The Business Case for Business Architecture (BA)

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Many companies are considering or beginning a Business Architecture (BA) initiative. Most likely in the early stages of the initiative, it is treated as “exploratory” in nature or perhaps as a “pilot” project. Various BA approaches are analyzed, articles and books are reviewed and training classes are attended. After some serious examination of the available information, it is necessary to put forward a business case for the “strategic” BA initiative. At the BrainStorm conferences, many attendees are asking “How do you build a business case for Business Architecture (BA)? This is a most difficult question to answer in simple, clear and definitive terms as companies and their “business case” procedures are so vastly different. Nonetheless, this article will provide one some ideas to consider for developing the business case for Business Architecture.

The first idea to consider is that “You Can’t ‘Cost-Justify’ Architecture,” and this point was clearly articulated by John Zachman in an article titled by the same name. The reader is encouraged to closely scrutinize this most excellent article. And of course, this idea applies to the Business Architecture as well since it is an architecture found within any Enterprise Architecture (EA) framework. In this insightful article, one of the several points made by Zachman is that cost-justification is an idea that came out of the 18th century Industrial Age. One has to move beyond thinking of architecture in terms of being “cost-justified” to thinking in terms of architecture as being a “reusable asset" in this, the 21st Century Information Age. This “reusable asset” enables the enterprise to achieve something new, different or great; something that it cannot achieve in its current state. This is the power of architecture and a key consideration in the business case!

Consider the business case for building a new facility such as a manufacturing plant or field sales office. Most likely, it will yield approval based on what it will achieve for the enterprise – an expanding customer base, higher revenue, and/or greater profits - rather than reducing the costs in some specific area of the budget. The day the new facility is finished, it will not deliver any results; it has to become operational, producing something of value for the customers of the enterprise to buy. This new facility is a “reusable asset," viewed in terms of what it can achieve for the enterprise that it cannot achieve before the advent of the new facility. These are truly significant achievements most likely expected from the corporate strategy.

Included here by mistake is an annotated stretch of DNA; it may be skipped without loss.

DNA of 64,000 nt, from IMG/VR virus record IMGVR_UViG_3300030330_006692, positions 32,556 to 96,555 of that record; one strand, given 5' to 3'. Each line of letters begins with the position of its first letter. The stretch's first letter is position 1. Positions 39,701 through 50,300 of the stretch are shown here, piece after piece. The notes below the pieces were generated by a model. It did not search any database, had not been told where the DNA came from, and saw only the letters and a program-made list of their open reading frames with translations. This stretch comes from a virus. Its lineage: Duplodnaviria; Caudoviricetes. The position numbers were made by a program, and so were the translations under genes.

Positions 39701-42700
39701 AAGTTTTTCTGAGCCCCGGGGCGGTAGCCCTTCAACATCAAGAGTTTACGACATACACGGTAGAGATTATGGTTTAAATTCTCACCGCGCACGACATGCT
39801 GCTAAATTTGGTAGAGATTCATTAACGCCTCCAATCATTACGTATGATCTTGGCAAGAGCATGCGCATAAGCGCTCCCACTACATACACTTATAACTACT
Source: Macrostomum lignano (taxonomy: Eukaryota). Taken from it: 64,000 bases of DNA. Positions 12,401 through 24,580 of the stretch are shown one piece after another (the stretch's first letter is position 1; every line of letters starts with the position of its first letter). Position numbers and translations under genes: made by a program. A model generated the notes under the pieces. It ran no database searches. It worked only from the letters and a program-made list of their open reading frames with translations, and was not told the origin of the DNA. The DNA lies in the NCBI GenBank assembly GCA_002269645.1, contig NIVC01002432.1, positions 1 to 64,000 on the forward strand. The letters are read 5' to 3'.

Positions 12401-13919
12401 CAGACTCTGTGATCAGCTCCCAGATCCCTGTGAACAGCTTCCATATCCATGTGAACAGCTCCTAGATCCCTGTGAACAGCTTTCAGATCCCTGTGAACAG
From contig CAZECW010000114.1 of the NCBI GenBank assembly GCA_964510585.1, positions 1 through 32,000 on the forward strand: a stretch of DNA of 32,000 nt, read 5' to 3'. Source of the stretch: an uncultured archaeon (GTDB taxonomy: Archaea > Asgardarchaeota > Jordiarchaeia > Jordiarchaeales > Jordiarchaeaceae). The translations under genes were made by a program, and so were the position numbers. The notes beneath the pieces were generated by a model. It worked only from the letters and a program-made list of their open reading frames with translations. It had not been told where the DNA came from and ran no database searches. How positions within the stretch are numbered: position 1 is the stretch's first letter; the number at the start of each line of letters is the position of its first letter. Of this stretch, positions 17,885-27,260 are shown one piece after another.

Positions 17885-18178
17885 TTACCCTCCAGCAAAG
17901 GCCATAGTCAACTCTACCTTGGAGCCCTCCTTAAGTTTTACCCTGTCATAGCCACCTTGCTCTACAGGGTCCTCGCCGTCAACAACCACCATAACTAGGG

In a similar manner, the development of a Business Architecture will not immediately yield an expected cost reduction in some specific area of the budget. Its value must be measured in terms of what it enables the enterprise to achieve that it could not achieve before the advent of the BA. This might be the ongoing faster delivery of new products and/or services into the marketplace ahead of the competition. Perhaps it will achieve this kind of outcome by exploiting emerging technologies and/or through better integration, enhancement and alignment of the enterprise cross-functional processes or value streams found in the BA. One most desirable outcome of a BA initiative might be “iPhone like!” For example, a few years ago, Apple brought the iPhone to market, along the way receiving the 2007 “Best of What’s New Award” from Popular Science magazine. Most likely, this was not a “cost justified” type of initiative, but one that delivered a new and innovative product to the marketplace that disrupted Apple’s competitors.

How does one better integrate value streams and exploit emerging technologies to deliver a new product or service to the marketplace ahead of the competition? Without a Business Architecture, this might be quite difficult and costly! One would never let a construction firm renovate an existing office building without understanding its existing architecture. So in a similar manner, why would one allow a strategic initiative to renovate the company without understanding its Business Architecture, and the initiative’s impact on the enterprise and its external environment? Many will also rightly ask “Is the Business Architecture Really Necessary?” In an article by the same name, this author asked the reader to run an exercise with several executives to see if a commonly accepted model of the enterprise exists or if one is generally understood throughout the enterprise. It is a safe bet that no commonly accepted model of the enterprise exists for analysis of strategic initiatives. If the reader doubts this statement, then run the exercise mentioned in the article and see what results!